The same pairs of variants are found again for brushes with a square cross-section (FIGS. 6 and 7), with a pentagonal cross-section (FIGS. 8 and 9), and with a hexagonal cross-section (FIGS. 10 and 11). The letters associated with the reference numerals 5 for the ridges and 6 for the furrows are (only found in the case of FIGS. 7, 9 and 11) are respectively: g and h, (for FIGS. 6 and 7), i and j (for FIGS. 8 and 9) and k and 1 (for Figures 10 and 11).
When the user wishes to make up her lashes by means of the brush according to the invention, the proper penetration of the mascara between the lashes is effected by the ridges 5 which each act as a separating comb. In fact the lashes penetrate between the teeth of this "comb" and separate whilst coming to lick make up product from the zone joining the ridges.
Moreover, an attempt has been made to assess the improved separation of the eyelashes which can be obtained with the brushes in accordance with the present invention in relation to the behaviour of a conventional brush having an overall cylindrical shape. An ingenious comparative experiment substantiating this interesting characteristic is given below.
I. Make Up Procedure Schedule
(a) Obtaining the False Eyelashes
10 grs. of a silicone resin marketed under the name of "Silflo", sold by the British Company "Flexico Ltd" are weighed into a container and 10 grs. of an appropriate catalyst are added. They are mixed until they are completely homogenized.
Two groups of about sixty each of adhesive false eyelashes made of natural hair, sold under the name of "LJC" by the Jeanne Cron Company, are glued to the edge of a cup with a 1 cm interval between the groups. The lashes of each group are disposed in sub-groups of approximately twenty hairs each disposed side-by-side, the length over which they are implanted being of the order of 1.5 mm so as to simulate a natural implantation of the eyelashes.
The silicone resin thus prepared is poured into the cup and care is taken to ensure that the roots of the false lashes are properly embedded. The test piece is allowed to harden and is extracted after 30 minutes.
The make up applicators are prepared on the day before the test, so that the brushes are properly impregnated. The mascara used is of the "mascara-cream" type corresponding to the most widely used type of mascara sold in the market.
On the day of the test, the false lashes are made up in the direction of normal implantation of the lashes. Five brush strokes are applied for each group of false lashes. The making up is performed by the same person under standard conditions for the set of false eyelash groups used in the experiment.
For each cup, the number of false lashes of each group is noted, N1 representing, for example, the number of false lashes situated to the left and M1 the number of false lashes situated to the right and the make up is carried out as indicated above, the false lashes situated on the left with the control brush and those situated on the right with a brush made according to the present invention and whose potential for separating the lashes one wishes to determine experimentally.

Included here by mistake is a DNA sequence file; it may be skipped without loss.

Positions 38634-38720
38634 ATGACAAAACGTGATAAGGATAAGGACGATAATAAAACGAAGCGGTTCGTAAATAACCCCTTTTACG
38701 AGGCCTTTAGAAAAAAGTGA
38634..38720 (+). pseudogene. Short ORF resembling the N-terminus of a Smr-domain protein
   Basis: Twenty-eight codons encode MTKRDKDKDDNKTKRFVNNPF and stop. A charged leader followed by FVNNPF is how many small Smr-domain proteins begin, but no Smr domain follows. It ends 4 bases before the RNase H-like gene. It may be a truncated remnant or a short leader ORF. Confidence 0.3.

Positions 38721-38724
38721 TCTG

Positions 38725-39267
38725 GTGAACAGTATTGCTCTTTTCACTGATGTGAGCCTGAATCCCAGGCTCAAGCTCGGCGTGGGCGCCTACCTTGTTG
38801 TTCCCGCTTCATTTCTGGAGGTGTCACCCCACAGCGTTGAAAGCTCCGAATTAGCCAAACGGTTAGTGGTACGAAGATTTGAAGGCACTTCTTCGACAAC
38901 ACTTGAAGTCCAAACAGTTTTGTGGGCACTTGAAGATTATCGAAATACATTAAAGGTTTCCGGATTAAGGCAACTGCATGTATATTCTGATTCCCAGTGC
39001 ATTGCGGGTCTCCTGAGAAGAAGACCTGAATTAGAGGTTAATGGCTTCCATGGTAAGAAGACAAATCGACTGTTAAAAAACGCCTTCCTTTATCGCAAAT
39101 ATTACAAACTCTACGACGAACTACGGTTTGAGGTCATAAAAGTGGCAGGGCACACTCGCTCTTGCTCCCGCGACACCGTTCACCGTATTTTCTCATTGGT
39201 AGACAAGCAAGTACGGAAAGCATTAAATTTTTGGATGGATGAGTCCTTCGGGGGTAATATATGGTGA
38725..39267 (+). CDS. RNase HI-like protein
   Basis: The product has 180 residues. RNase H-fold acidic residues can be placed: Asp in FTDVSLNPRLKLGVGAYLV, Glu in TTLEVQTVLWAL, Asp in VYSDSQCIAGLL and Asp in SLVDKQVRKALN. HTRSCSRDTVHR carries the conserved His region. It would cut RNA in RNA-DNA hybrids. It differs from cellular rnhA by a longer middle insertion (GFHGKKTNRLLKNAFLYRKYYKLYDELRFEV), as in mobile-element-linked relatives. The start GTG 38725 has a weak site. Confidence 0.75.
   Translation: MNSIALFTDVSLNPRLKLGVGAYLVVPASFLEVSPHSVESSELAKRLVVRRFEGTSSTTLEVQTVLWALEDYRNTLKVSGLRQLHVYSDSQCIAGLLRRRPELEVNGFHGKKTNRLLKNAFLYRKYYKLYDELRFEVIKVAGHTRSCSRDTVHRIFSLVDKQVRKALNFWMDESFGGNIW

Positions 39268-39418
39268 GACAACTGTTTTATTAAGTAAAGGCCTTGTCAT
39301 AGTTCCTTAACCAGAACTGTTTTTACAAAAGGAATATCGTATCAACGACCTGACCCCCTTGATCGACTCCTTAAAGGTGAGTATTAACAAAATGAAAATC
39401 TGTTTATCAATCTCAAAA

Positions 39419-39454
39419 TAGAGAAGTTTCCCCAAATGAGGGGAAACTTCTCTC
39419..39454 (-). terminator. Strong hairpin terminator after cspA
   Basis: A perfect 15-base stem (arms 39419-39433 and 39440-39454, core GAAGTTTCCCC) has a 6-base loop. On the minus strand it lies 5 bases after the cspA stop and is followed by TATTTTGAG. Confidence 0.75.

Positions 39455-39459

The control brush is a brush of a general frusto-conical shape.
The number of tufts of the false lashes is then counted in each case which is noted as N2 for the groups situated on the left (control brush) and as M2 for the group situated on the right.
The lash separation coefficient C has been defined as follows: ##EQU1## which corresponds to the improvement percentage in the separation of the lashes.
In this way, the lash separation potential of six brushes has been experimentally determined, each brush conforming to one variant of the embodiment of the invention. The results are set out in the following Table:
______________________________________Type of brush used Cross section correspond-Test General shape ing to that of CNo. of the base Figure N1 N2 M1 M2 %______________________________________1 frustoconical 5 61 8 61 14 42,92 cylindrical 5 57 6 59 14 55,63 frustoconical 7.sup.(1) 59 7 67 17 53,24 frustoconical 7.sup.(2) 60 10 61 15 32,25 frustoconical 7.sup.(3) 62 10 67 14 22,86 cylindrical 7.sup.(4) 60 7 60 15 53,3______________________________________ The indices (1); (2); (3); (4): denote different thicknesses of the ridge at the periphery, this thickness increases progressively in this order by increments of at approximately 1 mm.
The indices (1); (2); (3); (4): denote different thicknesses of the ridges at the periphery, this thickness increases progressively in this order by increments of at approximately 1 mm.
It follows from the above Table that the separation of the lashes is effected by the experimental brushes which conform to the present invention with an improvement varying from 23 to 56%, which constitutes a remarkable result.
It shall be duly understood that the embodiments described above are in no way restrictive, and can give rise to any desirable modification without thereby departing from the scope of the present invention.
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|U.S. Classification||132/218, 15/206, 132/320, 15/160, 15/207.2|
|International Classification||A46B11/04, A45D34/04, A46B9/02, A46B5/00, A45D40/26|
|Cooperative Classification||A46B9/028, A46B3/18, A46B2200/106, A46B2200/1053, A46B9/021, A45D40/265|
|European Classification||A46B9/02A, A45D40/26C2|
|Dec 21, 1987||AS||Assignment|
Owner name: L OREAL, 14 RUE ROYALE, 75008 PARIS (FRANCE) A FRE
Free format text: ASSIGNMENT OF ASSIGNORS INTEREST.;ASSIGNOR:GUERET, JEAN-LOUIS;REEL/FRAME:004821/0742
Effective date: 19871102
Owner name: L OREAL, A FRENCH JOINT STOCK CORP.,FRANCE
Free format text: ASSIGNMENT OF ASSIGNORS INTEREST;ASSIGNOR:GUERET, JEAN-LOUIS;REEL/FRAME:004821/0742
Effective date: 19871102
|Jul 28, 1993||FPAY||Fee payment|
Year of fee payment: 4
|Jul 11, 1997||FPAY||Fee payment|
Year of fee payment: 8
|Jul 19, 2001||FPAY||Fee payment|
Year of fee payment: 12